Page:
3 Guys and 300 Square Feet
With memories of deep snow, amazing tree skiing, and overall good times on last year’s boys’ ski weekend, anticipation was high for this year’s trip. The idea was to spend five days in the heart of Vermont’s ski country—two days in the backcountry and three days riding lifts at three separate resorts (Smugglers’ Notch, Mad River Glen, and Sugarbush). The only hitch in the plan was that spending five days in the heart of ski country in the middle of winter is expensive…even with all of the skiing already paid for. Luckily, we found reasonable accommodations close to our intended destinations. While the location of our room was perfect, we weren’t exactly staying in a suite. In fact, the room was pretty spartan. It contained two twin beds, a small bathroom, a television, and a desk, with just enough room between the two beds for me to roll out my sleeping bag.
Building on some covert cooking we accomplished in a similar type of room last year, this year we planned on stepping up our food game to avoid spending a fortune eating on and around the mountain. In addition to our ski gear, we also packed a slow cooker and a griddle. Hard to say if it was lucky for us or lucky for the hotel, but thanks to the complimentary coffee in the lobby we left the campstove and french press at home. With pre-made chili, beef stew, shredded chicken for quesadillas, frozen pizza, eggs, sausage, and several other staples, we were good to go. Not to mention we were amply provisioned for aprés activities.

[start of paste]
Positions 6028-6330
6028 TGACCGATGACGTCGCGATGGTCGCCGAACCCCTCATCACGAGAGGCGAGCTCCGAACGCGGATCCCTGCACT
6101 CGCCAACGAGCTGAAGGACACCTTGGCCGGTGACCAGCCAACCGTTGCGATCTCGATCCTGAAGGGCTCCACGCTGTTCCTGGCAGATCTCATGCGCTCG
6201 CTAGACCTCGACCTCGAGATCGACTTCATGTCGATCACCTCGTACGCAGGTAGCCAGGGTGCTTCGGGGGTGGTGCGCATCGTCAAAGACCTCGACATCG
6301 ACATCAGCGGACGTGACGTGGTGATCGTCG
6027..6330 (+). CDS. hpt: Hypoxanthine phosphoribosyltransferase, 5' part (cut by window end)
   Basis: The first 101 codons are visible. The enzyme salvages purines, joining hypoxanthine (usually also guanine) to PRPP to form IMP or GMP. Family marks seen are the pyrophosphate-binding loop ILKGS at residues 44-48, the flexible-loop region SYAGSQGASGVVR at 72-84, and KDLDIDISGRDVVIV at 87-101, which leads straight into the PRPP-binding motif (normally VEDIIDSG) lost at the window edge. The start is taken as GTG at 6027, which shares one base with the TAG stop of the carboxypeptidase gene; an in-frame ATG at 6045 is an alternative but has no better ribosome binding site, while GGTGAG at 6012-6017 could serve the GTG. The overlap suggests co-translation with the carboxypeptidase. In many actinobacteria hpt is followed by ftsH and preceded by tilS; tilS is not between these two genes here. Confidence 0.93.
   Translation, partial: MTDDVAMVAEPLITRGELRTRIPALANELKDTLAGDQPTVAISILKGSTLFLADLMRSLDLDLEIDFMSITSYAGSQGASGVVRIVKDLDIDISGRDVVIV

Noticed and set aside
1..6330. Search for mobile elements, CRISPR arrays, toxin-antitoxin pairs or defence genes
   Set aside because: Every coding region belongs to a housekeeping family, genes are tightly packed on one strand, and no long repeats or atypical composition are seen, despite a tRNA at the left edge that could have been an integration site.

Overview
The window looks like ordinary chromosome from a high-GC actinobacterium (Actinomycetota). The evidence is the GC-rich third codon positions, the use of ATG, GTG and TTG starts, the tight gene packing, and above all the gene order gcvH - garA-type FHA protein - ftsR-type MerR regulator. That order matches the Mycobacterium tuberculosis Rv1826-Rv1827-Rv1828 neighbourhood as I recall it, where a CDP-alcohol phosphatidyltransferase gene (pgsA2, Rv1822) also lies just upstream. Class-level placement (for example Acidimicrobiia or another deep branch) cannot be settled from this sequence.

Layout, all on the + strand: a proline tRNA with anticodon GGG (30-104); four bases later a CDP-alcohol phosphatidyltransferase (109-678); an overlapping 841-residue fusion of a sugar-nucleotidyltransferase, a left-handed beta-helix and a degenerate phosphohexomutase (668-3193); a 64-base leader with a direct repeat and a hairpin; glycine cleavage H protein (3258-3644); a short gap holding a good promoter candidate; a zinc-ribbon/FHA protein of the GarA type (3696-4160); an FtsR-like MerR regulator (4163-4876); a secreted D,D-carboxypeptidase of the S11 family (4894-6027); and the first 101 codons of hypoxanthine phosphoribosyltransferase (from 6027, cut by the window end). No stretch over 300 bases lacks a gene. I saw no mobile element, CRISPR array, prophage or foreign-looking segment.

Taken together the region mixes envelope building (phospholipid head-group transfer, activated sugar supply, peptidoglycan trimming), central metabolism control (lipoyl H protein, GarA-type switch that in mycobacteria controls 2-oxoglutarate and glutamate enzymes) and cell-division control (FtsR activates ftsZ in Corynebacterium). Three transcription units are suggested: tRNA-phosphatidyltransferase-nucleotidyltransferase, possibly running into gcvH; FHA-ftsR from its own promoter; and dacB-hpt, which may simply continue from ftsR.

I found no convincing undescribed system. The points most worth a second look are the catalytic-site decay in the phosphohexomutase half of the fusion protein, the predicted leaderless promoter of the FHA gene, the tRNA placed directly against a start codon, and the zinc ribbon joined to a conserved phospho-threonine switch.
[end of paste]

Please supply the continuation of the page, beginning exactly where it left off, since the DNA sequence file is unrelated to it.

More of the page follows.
The quality of the room that stands out the most is that it was a small space (not particularly well ventilated either), made especially small by us exceeding its reasonable occupancy, and even smaller by the fact that every night we lugged in our ski boots, jackets, helmets, gloves, and a bunch of other gear to ensure everything would be dry for the next day. The room was made even smaller still by the makeshift kitchen we set up in one corner. It didn’t take long for the room to pick up a discernible odor. After our first day touring the Vermont backcountry, we returned to the room and promptly began hanging jackets, base layers, skins, and everything else up to dry. The room quickly resembled (in both look and smell) a high school boys’ locker room. That night, starved from a hard day earning our turns, we made chili and enjoyed a few well-deserved beers in the room.
Upon waking the next morning, I immediately noticed that the ambient odor had shifted overnight (probably as much the chili’s fault as ours) and the room had taken on more of a frat house aroma. Luckily, before having to deal with the smell for too long, Joe began grilling some sausage. Returning from the lobby where I sneaked away with three large cups of free coffee, the room had undergone yet another shift—it now had a scent resembling a diner (perhaps a diner next to a frat house). This process continued over the next three days; each day our ski gear got a little funkier, we cooked another meal, and another block was laid in the smell pyramid we were building.
In a perfect world we could have cracked a window to let some fresh air in (and let some funky air out) but the temperature had been hovering a little below zero and none of us had a stomach for the cold after spending our days subjected to it. Perhaps letting housekeeping in could have alleviated some of the insidious aroma that had built in our room as the days passed, but a fear of our undercover kitchen being discovered had us wishing to keep housekeeping’s prying eyes out of our room. In the end we were never found out, but I have sympathy for whoever needs to put the room back in order. I would suggest buying stock in Febreeze.